Tell your friends you’re going to the opera and you’ll be met with some strange reactions. Some might laugh, some might wrinkle their nose as if they’ve caught a whiff of a foul smell, some may even worry for your sanity. This is because there is a tendency to be a little afraid of opera, and understandably so. It is a 500 year old tradition and usually performed in a foreign language. It is perceived as the type of highbrow entertainment reserved only for those among us distantly related to the Queen, those of us with a penchant for fair trade hat making or people with children named Horatio, Beatrice and Balsamic. In reality, opera is an exhilarating, emotional and often heartbreaking affair and plot lines tend to follow dysfunctional families, star crossed lovers, depression and suicide – all of which can be viewed as Shakespearean or Eastenders-ian, depending on your viewpoint (or how much you want to show off.)
Preston Opera did its bit last weekend to put those assumptions aside. Friday night was the first night of their two-night showcase of ‘opera classics’, specifically put together to appeal to opera fans, while simultaneously remaining accessible enough to anyone who fancies giving it ago for the first time. It’s a strategy, which for the most part works. Barrie White (no, not that one) conducts are renditions of numbers that may not necessarily have been presumed to have their origins in opera; such as Wagner’s Bridal March from Lohengrin, a song which everyone will undoubtedly recognise. A particular highlight of the evening, which takes place in the beautiful St. John’s Minster among candle lit tables and free glasses of wine, is Bizet’s Toreador Song from Carmen – another instantly recognisable number. It is expertly and charismatically performed by Andrew Lamb who channels the confident aggression of the bullfighter with tremendous ease. He stomps on the draughty church’s stone floor, pitch perfectly exclaiming his bull fighting successes in that exaggerated opera boomuntil even Preston’s dreary December has no defence but to yield to Spanish commandeering. If it wasn’t for that draught, you would believe you were in Seville.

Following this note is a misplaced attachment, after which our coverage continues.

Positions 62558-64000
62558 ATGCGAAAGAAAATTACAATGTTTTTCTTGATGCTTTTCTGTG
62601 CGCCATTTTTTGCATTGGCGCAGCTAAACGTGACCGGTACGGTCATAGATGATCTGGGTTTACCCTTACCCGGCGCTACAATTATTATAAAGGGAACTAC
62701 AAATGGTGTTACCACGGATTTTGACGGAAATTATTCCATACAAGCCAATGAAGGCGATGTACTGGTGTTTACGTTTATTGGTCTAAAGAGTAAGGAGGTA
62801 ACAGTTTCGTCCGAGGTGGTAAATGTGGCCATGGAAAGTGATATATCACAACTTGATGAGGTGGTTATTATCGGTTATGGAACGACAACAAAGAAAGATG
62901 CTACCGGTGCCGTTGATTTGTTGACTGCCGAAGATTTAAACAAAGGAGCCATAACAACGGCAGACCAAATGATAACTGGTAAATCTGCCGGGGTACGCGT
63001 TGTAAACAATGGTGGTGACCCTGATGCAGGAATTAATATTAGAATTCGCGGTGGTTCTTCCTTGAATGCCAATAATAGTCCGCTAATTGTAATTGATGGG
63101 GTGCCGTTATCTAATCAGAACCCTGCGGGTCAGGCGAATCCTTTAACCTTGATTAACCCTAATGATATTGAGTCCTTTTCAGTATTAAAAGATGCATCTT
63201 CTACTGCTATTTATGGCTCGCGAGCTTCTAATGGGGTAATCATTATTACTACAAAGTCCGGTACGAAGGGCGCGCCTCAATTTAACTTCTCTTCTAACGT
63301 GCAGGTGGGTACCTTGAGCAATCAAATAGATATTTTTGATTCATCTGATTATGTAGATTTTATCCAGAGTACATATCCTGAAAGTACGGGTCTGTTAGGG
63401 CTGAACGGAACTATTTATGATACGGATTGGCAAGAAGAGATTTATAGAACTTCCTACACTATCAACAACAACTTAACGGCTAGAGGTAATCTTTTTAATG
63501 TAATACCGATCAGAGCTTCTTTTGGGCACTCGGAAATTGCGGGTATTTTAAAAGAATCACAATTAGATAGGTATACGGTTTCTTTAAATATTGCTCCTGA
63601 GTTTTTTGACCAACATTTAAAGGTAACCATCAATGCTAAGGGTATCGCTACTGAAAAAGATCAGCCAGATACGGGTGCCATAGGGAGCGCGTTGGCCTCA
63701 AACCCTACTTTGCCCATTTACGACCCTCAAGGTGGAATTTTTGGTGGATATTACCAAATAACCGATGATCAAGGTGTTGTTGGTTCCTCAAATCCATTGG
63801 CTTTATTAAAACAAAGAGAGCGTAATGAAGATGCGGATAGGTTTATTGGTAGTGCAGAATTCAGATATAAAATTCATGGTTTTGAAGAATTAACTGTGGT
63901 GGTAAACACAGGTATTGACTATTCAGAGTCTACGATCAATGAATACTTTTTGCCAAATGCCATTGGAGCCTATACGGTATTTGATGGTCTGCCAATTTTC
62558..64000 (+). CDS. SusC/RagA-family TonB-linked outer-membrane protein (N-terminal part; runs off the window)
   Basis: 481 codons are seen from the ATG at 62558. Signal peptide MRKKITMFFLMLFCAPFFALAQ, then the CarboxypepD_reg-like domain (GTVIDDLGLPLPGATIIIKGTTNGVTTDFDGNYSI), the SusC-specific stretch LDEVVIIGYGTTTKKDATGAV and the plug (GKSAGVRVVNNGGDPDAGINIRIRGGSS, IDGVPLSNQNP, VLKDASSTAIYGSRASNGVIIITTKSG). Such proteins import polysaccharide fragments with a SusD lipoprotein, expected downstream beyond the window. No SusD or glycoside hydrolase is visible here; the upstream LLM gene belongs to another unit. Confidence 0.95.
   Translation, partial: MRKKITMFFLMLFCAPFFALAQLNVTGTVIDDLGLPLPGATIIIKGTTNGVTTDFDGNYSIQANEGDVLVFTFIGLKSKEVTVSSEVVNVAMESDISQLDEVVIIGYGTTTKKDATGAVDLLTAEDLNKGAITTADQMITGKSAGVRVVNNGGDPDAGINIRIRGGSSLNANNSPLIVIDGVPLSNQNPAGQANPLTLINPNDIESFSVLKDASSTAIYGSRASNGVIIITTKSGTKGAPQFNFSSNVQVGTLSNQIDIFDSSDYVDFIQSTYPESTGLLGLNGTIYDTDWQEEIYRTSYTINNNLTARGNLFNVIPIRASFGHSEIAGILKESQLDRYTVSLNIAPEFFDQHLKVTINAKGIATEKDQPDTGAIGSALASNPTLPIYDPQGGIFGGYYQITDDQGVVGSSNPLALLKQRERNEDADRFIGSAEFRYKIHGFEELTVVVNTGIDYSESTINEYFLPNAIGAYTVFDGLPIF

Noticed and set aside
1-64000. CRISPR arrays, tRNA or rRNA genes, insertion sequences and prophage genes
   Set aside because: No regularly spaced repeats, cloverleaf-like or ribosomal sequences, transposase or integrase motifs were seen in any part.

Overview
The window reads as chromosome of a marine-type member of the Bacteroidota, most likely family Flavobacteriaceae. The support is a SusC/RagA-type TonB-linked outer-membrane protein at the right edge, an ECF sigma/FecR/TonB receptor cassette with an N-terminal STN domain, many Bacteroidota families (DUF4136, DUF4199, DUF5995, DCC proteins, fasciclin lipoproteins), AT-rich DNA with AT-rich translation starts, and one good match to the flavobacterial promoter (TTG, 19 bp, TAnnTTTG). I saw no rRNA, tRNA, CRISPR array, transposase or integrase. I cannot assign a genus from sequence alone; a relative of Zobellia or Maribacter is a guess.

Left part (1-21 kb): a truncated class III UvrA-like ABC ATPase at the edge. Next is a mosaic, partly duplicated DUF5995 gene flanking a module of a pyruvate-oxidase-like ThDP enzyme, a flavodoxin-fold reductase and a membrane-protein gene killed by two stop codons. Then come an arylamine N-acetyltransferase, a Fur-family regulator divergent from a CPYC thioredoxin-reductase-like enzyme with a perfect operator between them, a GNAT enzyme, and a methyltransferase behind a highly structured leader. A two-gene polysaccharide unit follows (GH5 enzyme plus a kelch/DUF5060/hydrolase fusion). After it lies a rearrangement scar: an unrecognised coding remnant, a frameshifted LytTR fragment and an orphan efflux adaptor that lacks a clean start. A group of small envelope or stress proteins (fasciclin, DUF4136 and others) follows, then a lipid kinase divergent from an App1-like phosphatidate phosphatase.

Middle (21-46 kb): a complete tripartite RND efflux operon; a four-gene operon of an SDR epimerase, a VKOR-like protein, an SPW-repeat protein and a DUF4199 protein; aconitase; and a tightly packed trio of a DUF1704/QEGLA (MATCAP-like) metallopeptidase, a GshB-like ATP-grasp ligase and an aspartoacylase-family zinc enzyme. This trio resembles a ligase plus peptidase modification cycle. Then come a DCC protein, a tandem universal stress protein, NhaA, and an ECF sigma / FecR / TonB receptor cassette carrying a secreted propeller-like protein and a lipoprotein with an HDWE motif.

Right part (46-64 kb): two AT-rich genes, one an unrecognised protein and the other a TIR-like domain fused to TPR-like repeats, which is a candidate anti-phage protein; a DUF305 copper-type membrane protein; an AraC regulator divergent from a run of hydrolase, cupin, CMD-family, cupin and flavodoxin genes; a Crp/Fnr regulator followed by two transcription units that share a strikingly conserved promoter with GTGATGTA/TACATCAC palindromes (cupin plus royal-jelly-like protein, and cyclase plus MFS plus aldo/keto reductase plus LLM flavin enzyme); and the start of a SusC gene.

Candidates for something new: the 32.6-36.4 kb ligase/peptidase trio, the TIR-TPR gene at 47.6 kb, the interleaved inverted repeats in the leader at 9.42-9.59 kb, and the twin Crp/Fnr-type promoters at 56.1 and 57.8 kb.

Other highlights include Louise Geatch’s heartfelt aria QuandoM’en Vo from Puccini’s La Bohème, Maya Dibley and Julie Walker’s playful, endearing Tap, Tap, Tap from Englebert Humperdinck’s (no, not that one) Hansel and Gretel. Rochelle Hart performs Ebben? Ne AndroLontana from Catalani’s La Wally with such emotional depth and accuracy that it is difficult to believe she is part of an amateur group. Her voice soars and depreciates delicately but powerfully, making the most of the high ceilinged acoustics in St. John’s Minster. It’s a mesmerising performance that will leave opera fans and sceptics alike spellbound.
For all these quality performances, it seems a shame that the performers are backed by just a single piano. Much of opera’s ability to pull on its audiences emotions is cultivated by the presence of a full orchestra. If that could have been replicated here, in such a spectacular setting, the results would have been superb. Opera also relies on tragic narratives to punch your emotions right in their tear stained face, and of course, they are missing here to a degree, as the audience only witnesses brief windows into the plot. However, Preston Opera members are convincing actors and for those who do not know the story lines, second conductor Colin Beeson fills in the gaps, providing a brief synopsis before each piece – ideal for newcomers.
Don’t listen to your friends and their wrinkled noses, give opera a go – I guarantee you’ll be humming Mozart all week.
Written by Katie Siobhán Mercer for The Two Hats
Follow Kate on Twitter @Kate_S_Mercer